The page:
Healthism: building health literacy through the web
Healthism has been active on the web for about a year and is gradually ramping up, Ramsey says. Currently, the site has information about diseases and conditions, symptoms, men’s and women’s health and prevention. It also features “calculators” for BMI, body fat, calcium, target heart rate and calories, and 20 “check-ups”, including colour blindness, Type 2 diabetes, colon cancer and Vitamin D deficiency. The check-ups tell you your risk level for the particular condition and a list of recommendations, such as to take Vitamin D supplements to help prevent colon cancer.
Healthism’s site has many social media aspects, including lists of the most popular check-ups and articles, personalized advice, and Twitter, Facebook and Google+ links. Healthism also has a Facebook app, which embeds the site’s health quizzes, surveys and check-ups.
However, Ramsey says: “We sprinkle ‘social’ where it appears appropriate, rather than throwing in plenty of features which have no place.” For example, if you take a check-up on Healthism which asks about your risk factors for diabetes, at the end of it, you can share the check-up (not the results) via Twitter or email. You can also save a pdf of the results for your own records or to discuss with your doctor. “Never do we allow the sharing of personal health information. Instead we like to allow for our users to improve the health of their friends and family utilizing social media and sharing technologies.”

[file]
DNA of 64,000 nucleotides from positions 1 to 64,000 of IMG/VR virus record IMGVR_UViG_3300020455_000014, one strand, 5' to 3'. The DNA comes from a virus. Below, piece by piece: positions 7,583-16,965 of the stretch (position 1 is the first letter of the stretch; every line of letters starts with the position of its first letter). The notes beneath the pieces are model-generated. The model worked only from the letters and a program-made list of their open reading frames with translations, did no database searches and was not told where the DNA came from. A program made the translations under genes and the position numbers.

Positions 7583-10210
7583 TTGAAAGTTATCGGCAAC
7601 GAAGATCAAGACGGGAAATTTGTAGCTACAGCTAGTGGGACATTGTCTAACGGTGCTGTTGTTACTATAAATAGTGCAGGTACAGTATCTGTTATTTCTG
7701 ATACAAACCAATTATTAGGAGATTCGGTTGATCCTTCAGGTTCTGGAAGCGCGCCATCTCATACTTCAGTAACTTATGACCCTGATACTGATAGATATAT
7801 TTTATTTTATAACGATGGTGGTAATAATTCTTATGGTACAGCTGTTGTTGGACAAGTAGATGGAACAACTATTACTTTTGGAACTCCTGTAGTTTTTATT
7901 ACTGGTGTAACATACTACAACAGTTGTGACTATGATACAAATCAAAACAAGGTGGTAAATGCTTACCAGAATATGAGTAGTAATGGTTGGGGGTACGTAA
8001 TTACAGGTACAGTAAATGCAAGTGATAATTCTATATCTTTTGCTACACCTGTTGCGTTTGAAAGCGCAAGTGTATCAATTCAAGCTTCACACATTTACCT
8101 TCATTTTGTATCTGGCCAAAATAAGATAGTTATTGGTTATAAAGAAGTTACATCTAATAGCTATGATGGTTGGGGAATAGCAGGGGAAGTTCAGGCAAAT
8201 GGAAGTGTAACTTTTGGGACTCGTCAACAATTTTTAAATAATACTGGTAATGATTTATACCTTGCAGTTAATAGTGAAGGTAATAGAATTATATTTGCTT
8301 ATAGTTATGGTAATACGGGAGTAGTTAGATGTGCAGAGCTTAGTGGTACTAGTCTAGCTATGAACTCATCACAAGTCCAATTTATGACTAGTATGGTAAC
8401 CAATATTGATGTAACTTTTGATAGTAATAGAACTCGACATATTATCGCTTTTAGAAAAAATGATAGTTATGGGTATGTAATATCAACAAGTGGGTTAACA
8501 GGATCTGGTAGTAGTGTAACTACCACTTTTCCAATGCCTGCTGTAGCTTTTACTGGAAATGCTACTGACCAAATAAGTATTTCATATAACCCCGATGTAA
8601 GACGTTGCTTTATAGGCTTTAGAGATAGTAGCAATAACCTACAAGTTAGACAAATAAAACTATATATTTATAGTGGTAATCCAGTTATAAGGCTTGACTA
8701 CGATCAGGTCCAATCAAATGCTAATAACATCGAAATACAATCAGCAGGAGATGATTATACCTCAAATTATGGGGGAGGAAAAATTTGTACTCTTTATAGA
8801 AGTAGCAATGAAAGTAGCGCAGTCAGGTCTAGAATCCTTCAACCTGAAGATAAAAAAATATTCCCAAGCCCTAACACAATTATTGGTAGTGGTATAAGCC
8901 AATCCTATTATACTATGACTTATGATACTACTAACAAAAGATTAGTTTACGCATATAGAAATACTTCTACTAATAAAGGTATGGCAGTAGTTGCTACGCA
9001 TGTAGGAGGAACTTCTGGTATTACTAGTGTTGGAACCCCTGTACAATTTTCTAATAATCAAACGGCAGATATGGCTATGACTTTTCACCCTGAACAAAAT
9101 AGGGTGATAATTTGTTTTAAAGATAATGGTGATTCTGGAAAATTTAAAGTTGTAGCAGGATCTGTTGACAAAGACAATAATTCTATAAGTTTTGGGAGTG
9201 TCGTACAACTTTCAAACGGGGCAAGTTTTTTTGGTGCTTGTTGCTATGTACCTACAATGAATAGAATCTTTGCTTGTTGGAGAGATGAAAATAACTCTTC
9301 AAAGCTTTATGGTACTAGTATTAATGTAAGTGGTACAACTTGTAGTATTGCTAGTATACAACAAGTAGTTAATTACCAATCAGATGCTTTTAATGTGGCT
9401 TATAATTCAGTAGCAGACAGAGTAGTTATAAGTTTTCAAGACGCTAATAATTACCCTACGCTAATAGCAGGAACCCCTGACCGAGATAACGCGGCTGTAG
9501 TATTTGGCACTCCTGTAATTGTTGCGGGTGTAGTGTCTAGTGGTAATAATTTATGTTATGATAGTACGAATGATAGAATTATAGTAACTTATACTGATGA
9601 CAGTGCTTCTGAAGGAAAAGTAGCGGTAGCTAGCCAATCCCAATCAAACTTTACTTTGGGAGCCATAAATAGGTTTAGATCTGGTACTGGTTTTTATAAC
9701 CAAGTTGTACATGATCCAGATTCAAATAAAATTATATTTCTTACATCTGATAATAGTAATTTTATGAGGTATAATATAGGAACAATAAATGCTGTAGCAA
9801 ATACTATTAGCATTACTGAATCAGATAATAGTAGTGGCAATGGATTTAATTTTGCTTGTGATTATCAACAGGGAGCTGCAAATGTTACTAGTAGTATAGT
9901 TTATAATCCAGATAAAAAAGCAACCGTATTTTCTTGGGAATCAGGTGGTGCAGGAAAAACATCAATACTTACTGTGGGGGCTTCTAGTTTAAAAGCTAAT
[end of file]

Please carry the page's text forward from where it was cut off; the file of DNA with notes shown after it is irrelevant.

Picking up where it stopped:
Healthism’s business model differs from other health sites, Ramsey says. “The traditional online health business model is very much based on a primitive and, in my opinion, inappropriate model of non-contextual advertising. This opens up the door to conflict of interest, as it is questionable whether corporations are the best authorities to be advising us on our health care when they have a vested interest in selling their products.”
Instead, Ramsey says, Healthism will focus on linking users to appropriate service providers and products depending on their afflictions, problems and frustrations. “All leads will be approved by our medical advisory board and focus on quality care above all else,” he says. Healthism will also license its “health dashboard” to other enterprises, he says.
Future plans include an iPhone/Android app that will provide screening check-ups for health problems and then give users location and context-based recommendations.
Healthism is very much a work in progress, with new articles and features being added gradually. The number of users is also building gradually as well, but Ramsey is happy with the progress: “We're showing some extremely reassuring traction and positive results in initial user growth. It feels great for our work from our alpha/beta phase to start getting validated in the public's eyes” as Healthism leads the way towards “an era of interactive and personalized health.”